History of Subways in Canada


In addition to being user-friendly, it was described as being speedy, creative, and functional. Yonge Street in Toronto was the very first subway line ever built in Canada. It was constructed between 1949 and 1954 by the publicly owned TTC (now known as the Toronto Transit Commission). It marked the beginning of Toronto’s postwar efforts to satisfy its economic and future obligations. Between Bloor Street and Eglinton Avenue, there has been an explosion of new residential and commercial construction in the core and downtown sections of Toronto. As a result, the subway has been an indispensable component in the growth of modern Toronto.

Toronto Rocket

Photographers for Canada Pictures Limited photographed the whole building process, from the placement of the first pile through the installation of the first subway vehicle on the track. The images may be seen in the gallery that follows. The artwork displays street-level and underground construction, in addition to street-level and underground construction, heavy machinery, and human effort. It also portrays the streets and traffic of the downtown area before and during construction. In addition to the brand-new subway trains, it was also reported that all Toronto subway stations and tunnels had been completed. On special expeditions, Sir Rupert Alexander, the Governor General of Canada, as well as engineers from throughout the world, participated. Series 381 of the Yonge Street Subway Construction Pictures consists of 2,400 photographs. The City of Toronto Archives, which can be reached through a different tab or window, have more TTC-related documents.

On September 8, 1949, hundreds of people gathered to see the launch of this huge public undertaking, which was live-streamed by Toronto-area radio stations. Ray Lawson, lieutenant governor of Ontario, pushed a lever on a platform built at the junction of Yonge Street and Wellington Street to connect the first vertical support beam. This was done in preparation for the 18-foot-deep hole drilling.

Toronto ON TTC-Subway Line-1 Yonge–University

To assure the completion of the whole length of the line simultaneously, the structural construction was divided into seven parts and overseen by a total of four general contractors. These general contractors engaged a vast number of subcontractors to assist them in completing their projects. Thousands of city residents were engaged by the businesses that provided the Toronto Transit Commission (TTC) with stonework, insulated wire, tiles, switchboards, and a vast array of other commodities, including subway trains. Contributors included hard rock miners from Northern Ontario, whose knowledge of the subsurface was vital, as well as new immigrants from Europe with building skills. In 1954 dollars, the TTC estimated that the building of the subway would cost $50.5 million. The Queen Street subway was a never-realized pipe fantasy. Despite this, a second, more compact station was built under the Queen station in anticipation of the eventual arrival of the Queen metro.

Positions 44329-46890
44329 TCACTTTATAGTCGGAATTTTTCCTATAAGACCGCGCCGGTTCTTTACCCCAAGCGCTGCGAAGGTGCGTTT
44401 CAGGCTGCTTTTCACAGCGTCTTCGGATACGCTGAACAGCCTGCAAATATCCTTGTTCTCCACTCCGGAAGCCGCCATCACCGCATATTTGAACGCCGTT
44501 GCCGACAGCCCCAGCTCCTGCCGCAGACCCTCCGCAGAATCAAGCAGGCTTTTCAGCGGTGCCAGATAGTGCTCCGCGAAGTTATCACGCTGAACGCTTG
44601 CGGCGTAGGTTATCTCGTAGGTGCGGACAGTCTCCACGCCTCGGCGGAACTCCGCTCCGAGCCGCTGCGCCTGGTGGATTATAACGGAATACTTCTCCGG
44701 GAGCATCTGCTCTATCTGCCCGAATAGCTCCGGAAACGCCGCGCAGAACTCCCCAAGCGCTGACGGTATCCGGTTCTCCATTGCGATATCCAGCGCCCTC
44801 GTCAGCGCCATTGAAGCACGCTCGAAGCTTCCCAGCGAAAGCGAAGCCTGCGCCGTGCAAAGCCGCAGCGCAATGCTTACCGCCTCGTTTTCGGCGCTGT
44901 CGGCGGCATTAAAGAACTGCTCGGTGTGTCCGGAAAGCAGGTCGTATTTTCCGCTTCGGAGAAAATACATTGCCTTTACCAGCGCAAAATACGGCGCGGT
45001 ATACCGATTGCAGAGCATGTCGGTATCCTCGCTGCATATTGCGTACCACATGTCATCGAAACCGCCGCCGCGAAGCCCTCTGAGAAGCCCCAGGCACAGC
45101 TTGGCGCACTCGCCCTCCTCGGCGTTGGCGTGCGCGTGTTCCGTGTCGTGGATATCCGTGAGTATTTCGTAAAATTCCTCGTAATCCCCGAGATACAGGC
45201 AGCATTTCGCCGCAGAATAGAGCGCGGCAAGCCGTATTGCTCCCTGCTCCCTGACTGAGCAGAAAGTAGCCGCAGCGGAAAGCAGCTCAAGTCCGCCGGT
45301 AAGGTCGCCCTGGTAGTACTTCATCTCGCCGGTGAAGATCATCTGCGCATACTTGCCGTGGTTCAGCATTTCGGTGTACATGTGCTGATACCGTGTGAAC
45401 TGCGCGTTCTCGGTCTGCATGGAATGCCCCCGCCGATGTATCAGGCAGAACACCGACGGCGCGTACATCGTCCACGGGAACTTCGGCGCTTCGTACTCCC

Empty Subway Train Toronto

This TTC station is one of two utilized for educational and promotional programs and events (the other being Bay station). The planned subway line in Toronto would extend from Union Station to Eglinton Avenue, the city’s outer ring road. This would link the city’s two most significant transit centers. Buses would travel along key east-west thoroughfares, such as Eglinton and St. Clair avenues, to connect the different neighbourhoods. It was intended for the subway to sometimes emerge from the surface as it neared the less densely populated and hence less costly neighborhoods north of Bloor Street. Twelve stations would be dispersed over a distance of 4.6 miles (7.4 km). Transportation specialists Norman D. Wilson and DeLeuw, Cather & Company also thought of a tunnel going east to west along Queen Street, but the idea was never completed.

To prevent passengers from having to descend an excessive distance below ground to use the subway, the station’s depth was designed properly. It was conceivable to construct a subway for less money by making it shallower as opposed to deeper. Since 1910, several individuals have proposed the construction of a subway system, but each time it has been judged impractical owing to the large expenditures required. Despite this, the plan to construct a subway was approved in a municipal election held on January 1, 1946. The winning margin was more than ten to one. Before construction was ultimately allowed to begin on September 8, 1949, a large amount of time was spent on design and the search for qualified laborers.

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